TC: I do. I think he’s handled himself pretty well so far. North Korea is not a problem of President Trump’s making. It’s a problem primarily and first and foremost of President Clinton’s making. In 1994, he signed a nuclear deal with North Korea that is probably just as bad as the Iran deal that President Obama signed. But we also kicked the can down the road throughout President Bush and President Obama’s tenure. But we’re running out of road now as we’ve seen from the recent missile test and nuclear test. Clearly, more talking simply is not going to solve the problem, so I think the President trying to speak Kim Jong Un’s language, for one, but also applying much more pressure to China to pressure North Korea is the best option we have right now while Secretary Mattis and General Dunford and Admiral Harry Harris out in the Pacific work on military solutions to keep the pressure up on Kim Jong Un as well.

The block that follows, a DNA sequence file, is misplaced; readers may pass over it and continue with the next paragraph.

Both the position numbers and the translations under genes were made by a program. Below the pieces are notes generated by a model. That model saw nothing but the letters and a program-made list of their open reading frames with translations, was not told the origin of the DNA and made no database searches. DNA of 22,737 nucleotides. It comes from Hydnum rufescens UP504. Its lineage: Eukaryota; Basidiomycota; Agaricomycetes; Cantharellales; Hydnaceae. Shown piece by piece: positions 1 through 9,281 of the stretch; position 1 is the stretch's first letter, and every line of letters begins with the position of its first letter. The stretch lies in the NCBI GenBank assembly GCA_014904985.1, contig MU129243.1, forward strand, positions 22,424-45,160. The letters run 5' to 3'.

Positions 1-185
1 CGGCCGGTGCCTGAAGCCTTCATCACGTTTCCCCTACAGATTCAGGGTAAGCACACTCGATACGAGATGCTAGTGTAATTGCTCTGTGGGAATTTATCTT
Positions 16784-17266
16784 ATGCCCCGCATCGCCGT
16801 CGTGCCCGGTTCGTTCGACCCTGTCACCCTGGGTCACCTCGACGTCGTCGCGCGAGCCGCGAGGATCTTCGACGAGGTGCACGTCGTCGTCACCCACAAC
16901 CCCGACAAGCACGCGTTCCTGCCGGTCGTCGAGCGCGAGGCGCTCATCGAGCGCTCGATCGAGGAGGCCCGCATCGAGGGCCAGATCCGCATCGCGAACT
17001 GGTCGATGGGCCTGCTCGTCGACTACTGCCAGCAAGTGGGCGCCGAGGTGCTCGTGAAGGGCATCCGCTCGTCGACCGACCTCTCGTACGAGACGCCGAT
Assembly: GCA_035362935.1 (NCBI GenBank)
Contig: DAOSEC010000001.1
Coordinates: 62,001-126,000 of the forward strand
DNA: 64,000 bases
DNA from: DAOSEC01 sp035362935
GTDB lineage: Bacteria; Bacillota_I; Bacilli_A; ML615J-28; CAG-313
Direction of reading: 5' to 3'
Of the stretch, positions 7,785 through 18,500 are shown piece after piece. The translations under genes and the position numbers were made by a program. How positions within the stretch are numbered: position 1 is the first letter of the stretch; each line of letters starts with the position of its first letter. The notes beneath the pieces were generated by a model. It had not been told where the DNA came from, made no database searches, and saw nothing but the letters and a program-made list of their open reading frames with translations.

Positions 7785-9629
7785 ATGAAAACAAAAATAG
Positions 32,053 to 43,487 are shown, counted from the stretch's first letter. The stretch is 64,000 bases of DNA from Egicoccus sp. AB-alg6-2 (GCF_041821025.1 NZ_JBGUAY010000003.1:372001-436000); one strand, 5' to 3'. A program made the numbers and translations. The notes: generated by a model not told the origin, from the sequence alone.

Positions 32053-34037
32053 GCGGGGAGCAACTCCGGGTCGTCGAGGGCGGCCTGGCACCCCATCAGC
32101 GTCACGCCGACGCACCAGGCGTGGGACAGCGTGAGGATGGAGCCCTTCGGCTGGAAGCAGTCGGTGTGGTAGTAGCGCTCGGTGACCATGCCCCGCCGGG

HH: Probably the most important question, and the last one. How do you communicate the likelihood of a preemptive military action by the United States against North Korea over the next three to six months?
TC: President Trump and Secretary Mattis have done a pretty good job of communicating that. Kim Jong Un and his patron in Beijing, Xi Jinping have to know that the United States has the military capability to destroy Pyongyang and to eliminate the Kim regime, and that not many Americans are willing to allow Kim Jong Un to hold the United States at risk with a nuclear-armed missile.